The Table and the Mat

The Union of Bodywork with Yoga

By Stephanie Mines

Originally published in Massage & Bodywork magazine, May/June 2010. Associated Bodywork and Massage Professionals. All rights reserved.

Yogis need massage and massage therapists and bodyworkers need yoga. The two arts are sisters. Therapists’ knowledge of yoga informs their creativity as bodyworkers, while their knowledge of body mechanics enhances their own yoga practice and teaching. For their yoga-practicing clients, an MT can sweep away the tension remaining after a yoga session, thereby facilitating the transformative nature of yoga. This makes “tuned-in” bodywork not only complementary, but also the perfect partner to focused, transformative yoga.

Heather Heintz, owner of Balancing Monkey Yoga Center in Hilo, Hawaii, says there can absolutely be a complementary relationship between yoga and bodywork. “Massage rakes out the residual tension from yoga,” she says. The deep layers that get stirred and rise to the surface in authentic yoga practice may need additional encouragement from a hands-on therapy for release.

Two teachers from Heintz’s yoga center are licensed massage therapists who, as a result of their grounding in both massage and yoga, see the value of the two arts working in tandem. Heintz says these instructors have daily, if not hourly, evidence of the dynamic interaction between the two arms of their careers.

Elisha Starr Sevareid has been a massage therapist for 12 years. As she went through the yoga teacher training mentorship at Balancing Monkey in 2009, she carefully observed students in their yoga practice. After years spent studying the body in passive and receptive states, she now witnessed it seeking its own authentic orientation in the choreography of an ancient movement practice. The passive and dynamic immediately merged. Sevareid began to develop massage strokes that matched yoga poses, or asanas. It was a stunning “ah-ha” moment that has transformed her bodywork practice and allowed her to be of even greater service to her clients, particularly those who practice yoga.

Sierra Sugrue graduated with Sevareid from the Balancing Monkey 200-hour teacher training in November 2009. She, too, has found that the two practices are inseparable. Both, she says, “teach a lifestyle of letting go.” Yoga has given Sugrue a way to fully release the accumulated stresses in her shoulders, neck, elbows, thumbs, and wrists that come from giving multiple massages each day. She no longer carries the toll of her work in her body. Yoga has also inspired Sugrue to explore a wider range of human capability. “There is a euphoric quality in the realization of the body’s capacity to extend and express,” she says. “If you know the full range of motion in your own body, then you can believe in it for others.”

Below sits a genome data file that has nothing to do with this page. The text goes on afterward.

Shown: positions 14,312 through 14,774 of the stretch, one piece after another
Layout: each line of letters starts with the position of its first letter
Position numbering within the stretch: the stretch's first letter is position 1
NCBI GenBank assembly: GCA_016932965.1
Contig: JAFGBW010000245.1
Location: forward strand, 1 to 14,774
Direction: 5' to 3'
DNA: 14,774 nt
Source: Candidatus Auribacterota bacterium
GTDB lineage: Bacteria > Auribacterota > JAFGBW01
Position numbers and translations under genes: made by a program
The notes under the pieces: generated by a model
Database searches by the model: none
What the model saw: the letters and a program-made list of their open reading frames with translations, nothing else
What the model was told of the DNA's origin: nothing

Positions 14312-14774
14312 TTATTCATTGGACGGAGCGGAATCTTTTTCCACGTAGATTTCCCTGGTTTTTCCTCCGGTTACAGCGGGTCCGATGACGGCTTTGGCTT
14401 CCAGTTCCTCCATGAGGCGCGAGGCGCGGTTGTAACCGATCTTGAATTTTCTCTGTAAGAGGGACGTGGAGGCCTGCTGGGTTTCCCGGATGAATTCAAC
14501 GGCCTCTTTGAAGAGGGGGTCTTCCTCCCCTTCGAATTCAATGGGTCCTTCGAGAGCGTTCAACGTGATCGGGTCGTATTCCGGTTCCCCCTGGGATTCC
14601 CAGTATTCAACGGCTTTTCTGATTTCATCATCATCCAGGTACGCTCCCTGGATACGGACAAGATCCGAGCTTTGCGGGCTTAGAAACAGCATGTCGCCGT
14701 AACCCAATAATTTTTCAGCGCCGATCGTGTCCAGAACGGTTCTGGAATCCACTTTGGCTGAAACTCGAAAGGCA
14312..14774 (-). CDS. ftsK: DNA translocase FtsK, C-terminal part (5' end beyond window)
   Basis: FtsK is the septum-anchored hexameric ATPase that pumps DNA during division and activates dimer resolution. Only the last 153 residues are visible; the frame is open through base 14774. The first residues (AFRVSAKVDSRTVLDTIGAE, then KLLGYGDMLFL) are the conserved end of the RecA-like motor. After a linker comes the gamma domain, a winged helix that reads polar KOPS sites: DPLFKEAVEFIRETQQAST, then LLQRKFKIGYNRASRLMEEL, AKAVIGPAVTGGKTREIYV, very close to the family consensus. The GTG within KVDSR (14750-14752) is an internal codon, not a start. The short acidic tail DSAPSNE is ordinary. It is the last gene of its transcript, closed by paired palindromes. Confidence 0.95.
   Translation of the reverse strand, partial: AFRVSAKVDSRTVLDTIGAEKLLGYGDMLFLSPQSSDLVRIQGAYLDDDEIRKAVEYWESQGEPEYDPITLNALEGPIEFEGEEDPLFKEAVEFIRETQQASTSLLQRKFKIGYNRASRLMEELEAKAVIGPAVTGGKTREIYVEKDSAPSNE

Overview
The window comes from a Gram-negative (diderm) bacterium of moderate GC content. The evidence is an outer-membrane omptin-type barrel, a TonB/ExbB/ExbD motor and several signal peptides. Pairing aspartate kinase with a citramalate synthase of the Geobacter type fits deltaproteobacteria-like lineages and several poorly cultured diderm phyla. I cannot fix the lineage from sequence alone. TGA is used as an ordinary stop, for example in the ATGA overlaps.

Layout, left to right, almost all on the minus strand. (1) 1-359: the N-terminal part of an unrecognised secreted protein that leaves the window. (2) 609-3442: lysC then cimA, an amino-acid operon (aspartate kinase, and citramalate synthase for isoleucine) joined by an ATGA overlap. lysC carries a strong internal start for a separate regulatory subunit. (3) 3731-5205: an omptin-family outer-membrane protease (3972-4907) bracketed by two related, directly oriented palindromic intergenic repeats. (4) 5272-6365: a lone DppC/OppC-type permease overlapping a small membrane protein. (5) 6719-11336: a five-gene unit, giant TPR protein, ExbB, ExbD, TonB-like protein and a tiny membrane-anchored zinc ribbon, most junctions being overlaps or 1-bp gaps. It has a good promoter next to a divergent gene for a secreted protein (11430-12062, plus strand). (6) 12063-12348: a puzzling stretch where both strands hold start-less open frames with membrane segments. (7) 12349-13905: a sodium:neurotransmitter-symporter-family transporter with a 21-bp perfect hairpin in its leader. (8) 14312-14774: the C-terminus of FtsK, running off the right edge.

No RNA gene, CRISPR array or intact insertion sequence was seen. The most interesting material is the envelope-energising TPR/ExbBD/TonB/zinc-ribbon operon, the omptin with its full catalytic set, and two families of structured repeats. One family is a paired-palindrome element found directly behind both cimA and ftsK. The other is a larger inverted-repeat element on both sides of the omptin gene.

Recovery Gateways

When someone comes to the treatment table with a previous injury or a complaint about limitation in a yoga pose, Sevareid and Sugrue use the restrictions as gateways to recovery. Even more than that, they say these restrictions are openings to maximizing potential. When you feel you just can’t elongate or release any more, they say the message is really the opposite. This is where you have to pay attention much more than if things were easy. Restriction is a call to expand. Difficulty, including previous or current injuries, beckons us to be more resilient, more creative, and more inspired. This is true for the therapist and client.

Sevareid and Sugrue learned how to relate to expressions of limitation during their Balancing Monkey teacher training. Their teacher’s emphasis on individuality and limitless possibility infused their bodywork. Yoga forces people to feel their underlying fascial layers as they move; this can also include their emotional connotations. Sevareid and Sugrue say bodywork does the same.

“Let the layers rise to the surface,” Heintz declares, making a clarion call to “bring on the awareness!” Sevareid and Sugrue agree, knowing this is what is needed for evolution, whether in a yoga class or a bodywork session. Rather than giving in to limitation, which is a form of collapse, they inquire into it with touch, movement, and the mind.

Both Sevareid and Sugrue have simultaneously come upon the approach of putting clients gently and supportively into the positions of their injury or a challenging (even “impossible”) asana and tending to the tissue from that point of entry. Sevareid explains this as she describes her work with a yoga student who had a serious back injury as the result of a motor vehicle accident. A foundational pose in any yoga practice is Downward Dog, or adho mukha svanasana. This student could no longer comfortably hold that posture, derailing her entire practice, from her point of view. Utilizing the yoga wall ropes used in a private yoga session, Sevareid put the student in a supported version of the pose and simultaneously addressed the needs of the related muscle groups in that position, including the trapezius and subscapularis.